Week Two – Technical Activity: Quiz Response

So, I didn’t go as well as I had hoped the first time around for this quiz. I got 6/10 for my first attempt and realised after the fact, that I had fallen back into bad habits. Having read the chapter the night before, I was perhaps overzealous in getting the quiz complete. Where I fell down was in questions relating to tense, commas, adjectives and sentence structure.

I feel a little bit embarrassed about my poor score on the first attempt – when reading back the parts that were relevant I wanted to cover my face with my hands. BUT! I am a firm believer that you learn more from your mistakes and I feel as though my writing will be improved having made those goofy errors.

The comma question is one that really stands out to me. Where I was taught in primary school that commas are essential in providing room to pause in sentences – this is not actually the case according to the text.

The good news is, that on my second attempt I got 100% – and my future commas, or at least I hope, will always be on point.

Reference

Hicks, W 2013, English for journalists, Routledge, London, England.

Week Two – Technical Activity: Quiz Response

Week Two – Inquiry Activity: Trendsmap

As part of this week’s inquiry activity, we were to look at the relationship between Trendsmap, Twitter and the News. As per the activity requirements we were to look at our own area to see what the top stories were. Trendsmap seemed pretty quiet for Bundaberg, but there was a single hashtag that appeared yesterday – #mickfanning.

On July 20th, Australian surfer Mick Fanning survived a shark attack while competing in the J-Bay Open World Surf League even in South Africa (ABC News 2015). He survived unharmed, after he reportedly punched and kicked out at the shark as it broke his leg rope.

Bundaberg, mostly known for its locally brewed rum, is also home to a passionate beach loving community. Just a few kilometres from Bargara beach the sea, sun and surf is a key element of the Bundabergian lifestyle. While I wasn’t expecting to find much in the way of Twitter usage in the Wide-Bay area, the single hashtag I spotted yesterday was one that made complete sense given the community; and also demonstrates the relationship between the tweets and news stories in local media.

As you might expect, the stories of Mick Fanning’s dramatic attack and escape swept across Australian media – including the Newsmail, a local news source in the Wide-Bay. The story, much like those which appeared in larger publications, outlines the shocking moments and the aftermath (Newsmail 2015). Embedded into the story is even a Tweet, from the World Surf League (@wsl) showing a captured moment of Mick Fanning and fellow surfer, Julian Wilson, taking a moment after the attack.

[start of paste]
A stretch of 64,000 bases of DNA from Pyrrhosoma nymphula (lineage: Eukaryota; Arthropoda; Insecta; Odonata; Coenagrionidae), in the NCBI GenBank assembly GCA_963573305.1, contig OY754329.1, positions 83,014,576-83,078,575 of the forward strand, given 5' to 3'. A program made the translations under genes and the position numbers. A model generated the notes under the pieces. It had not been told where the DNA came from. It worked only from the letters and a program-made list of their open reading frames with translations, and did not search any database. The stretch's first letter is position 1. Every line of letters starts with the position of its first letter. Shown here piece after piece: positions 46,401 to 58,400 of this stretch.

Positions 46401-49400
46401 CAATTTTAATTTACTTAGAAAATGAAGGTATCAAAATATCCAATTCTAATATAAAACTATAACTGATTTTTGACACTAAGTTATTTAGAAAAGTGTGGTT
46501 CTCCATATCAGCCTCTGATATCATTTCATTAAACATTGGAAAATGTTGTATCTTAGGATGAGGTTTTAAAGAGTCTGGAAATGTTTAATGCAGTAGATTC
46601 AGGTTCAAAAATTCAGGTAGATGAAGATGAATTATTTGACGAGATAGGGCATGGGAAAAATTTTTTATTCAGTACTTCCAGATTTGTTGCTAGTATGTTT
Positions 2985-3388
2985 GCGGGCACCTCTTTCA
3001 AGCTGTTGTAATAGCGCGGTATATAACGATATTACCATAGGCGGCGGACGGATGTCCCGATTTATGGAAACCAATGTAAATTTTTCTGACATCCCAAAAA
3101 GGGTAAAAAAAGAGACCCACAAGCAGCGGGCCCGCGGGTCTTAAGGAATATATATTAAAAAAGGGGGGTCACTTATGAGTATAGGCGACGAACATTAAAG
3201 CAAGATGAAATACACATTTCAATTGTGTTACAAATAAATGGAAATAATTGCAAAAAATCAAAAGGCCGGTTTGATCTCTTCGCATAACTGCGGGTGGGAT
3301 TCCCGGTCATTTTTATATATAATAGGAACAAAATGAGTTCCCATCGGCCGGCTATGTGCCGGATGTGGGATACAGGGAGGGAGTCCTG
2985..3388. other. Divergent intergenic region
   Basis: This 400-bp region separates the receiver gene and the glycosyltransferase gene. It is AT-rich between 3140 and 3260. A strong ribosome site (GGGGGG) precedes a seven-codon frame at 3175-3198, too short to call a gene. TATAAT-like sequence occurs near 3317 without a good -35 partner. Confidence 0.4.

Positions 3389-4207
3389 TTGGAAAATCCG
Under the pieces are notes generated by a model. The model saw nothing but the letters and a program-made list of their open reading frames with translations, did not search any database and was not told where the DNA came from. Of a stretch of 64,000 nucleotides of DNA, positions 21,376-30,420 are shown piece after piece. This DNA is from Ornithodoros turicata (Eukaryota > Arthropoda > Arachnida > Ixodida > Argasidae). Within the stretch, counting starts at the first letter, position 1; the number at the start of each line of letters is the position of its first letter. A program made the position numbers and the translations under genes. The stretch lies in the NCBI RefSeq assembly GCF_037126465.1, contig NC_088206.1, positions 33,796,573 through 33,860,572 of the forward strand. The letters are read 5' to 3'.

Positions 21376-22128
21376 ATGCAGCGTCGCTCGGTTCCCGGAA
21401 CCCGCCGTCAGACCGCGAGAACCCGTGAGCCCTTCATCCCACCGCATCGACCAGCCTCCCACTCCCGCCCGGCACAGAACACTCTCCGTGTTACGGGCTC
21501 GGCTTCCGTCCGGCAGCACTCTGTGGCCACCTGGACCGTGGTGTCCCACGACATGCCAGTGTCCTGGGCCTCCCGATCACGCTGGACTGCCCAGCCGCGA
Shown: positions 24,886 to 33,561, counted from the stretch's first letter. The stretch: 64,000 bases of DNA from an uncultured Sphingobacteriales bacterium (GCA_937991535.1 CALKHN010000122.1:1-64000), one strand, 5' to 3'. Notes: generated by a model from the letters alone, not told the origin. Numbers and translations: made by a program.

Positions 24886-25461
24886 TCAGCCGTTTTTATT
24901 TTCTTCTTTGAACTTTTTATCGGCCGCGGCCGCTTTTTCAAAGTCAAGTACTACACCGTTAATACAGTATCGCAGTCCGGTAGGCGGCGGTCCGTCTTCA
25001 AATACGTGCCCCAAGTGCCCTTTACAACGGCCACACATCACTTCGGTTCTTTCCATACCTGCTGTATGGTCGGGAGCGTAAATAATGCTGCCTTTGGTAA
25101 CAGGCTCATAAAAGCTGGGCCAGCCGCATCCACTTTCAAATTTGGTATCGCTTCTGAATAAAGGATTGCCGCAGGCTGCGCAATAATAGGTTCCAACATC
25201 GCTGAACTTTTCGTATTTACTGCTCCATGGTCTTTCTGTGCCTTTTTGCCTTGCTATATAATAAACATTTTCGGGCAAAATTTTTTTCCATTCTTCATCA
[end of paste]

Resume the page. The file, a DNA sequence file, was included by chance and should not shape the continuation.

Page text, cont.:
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Task Reflection

In reflecting on the activity, it reminds me that just because I am not into Twitter (at least not yet) doesn’t mean that the world isn’t. As a new medium to express thoughts, information – and even just to tell stories – Twitter is not something that is going to disappear over night. Instead, it is creeping up more and more, especially in the media, as a way to facilitate the communication between people across the world.

Sharing news has never been more easier or more accessible and it makes me wonder about the shape of news in the years to come.

References

Ames, K 2015, Blog Activity – Week 2, COMM11007: Media Writing, CQUniversity e-courses, https://moodle.cqu.edu.au/

‘Mick Fanning escapes shark attack in J-Bay Open surf event in South Africal’, ABC NEWS, 20 July 2015, viewed 21 July 2015, http://www.abc.net.au/news/2015-07-19/mick-fanning-clashes-with-shark-in-south-africa-surfing-event/6632214

Mick Fanning’s shark scare: ‘I saw the thing thrashing’, NewsMail, 20 July 2015, viewed 21 July 2015,http://www.news-mail.com.au/news/mick-fannings-shark-scare-i-saw-thing-thrashing/2711328/

Week Two – Inquiry Activity: Trendsmap

Week Two – Practical: Twitter Account

As per the requirements of this week’s learning activities I have made a Twitter account (Ames 2015). While I am no stranger to social media, this will be my first experience with the Twitter platform.

As a component of this week’s task, we were to identify and follow at least 20 different journalists. Finding popular and reputable news sources (i.e. ABC News, Guardian Australia, SBS News) to ‘Follow’ wasn’t difficult – but what I did find was that it was harder to find Twitter accounts belonging exclusively to a Journalist, rather than a News organisation as a whole. I am currently following 23 Twitter accounts, with the hope that once I get more comfortable, that number will grow.

Since Twitter has come about, I have always found it really interesting the effect that only a few words can have when accessible by many – or in this case millions. My intention further down the track is to expand this post with a reflection on my initial thoughts of Twitter vs. the experience of being an active and participating user of the social media website.

If you are reading this and interested, feel free to follow me!

Reference

Ames, K 2015, Blog Activity – Week 2, COMM11007: Media Writing, CQUniversity e-courses, https://moodle.cqu.edu.au/

Week Two – Practical: Twitter Account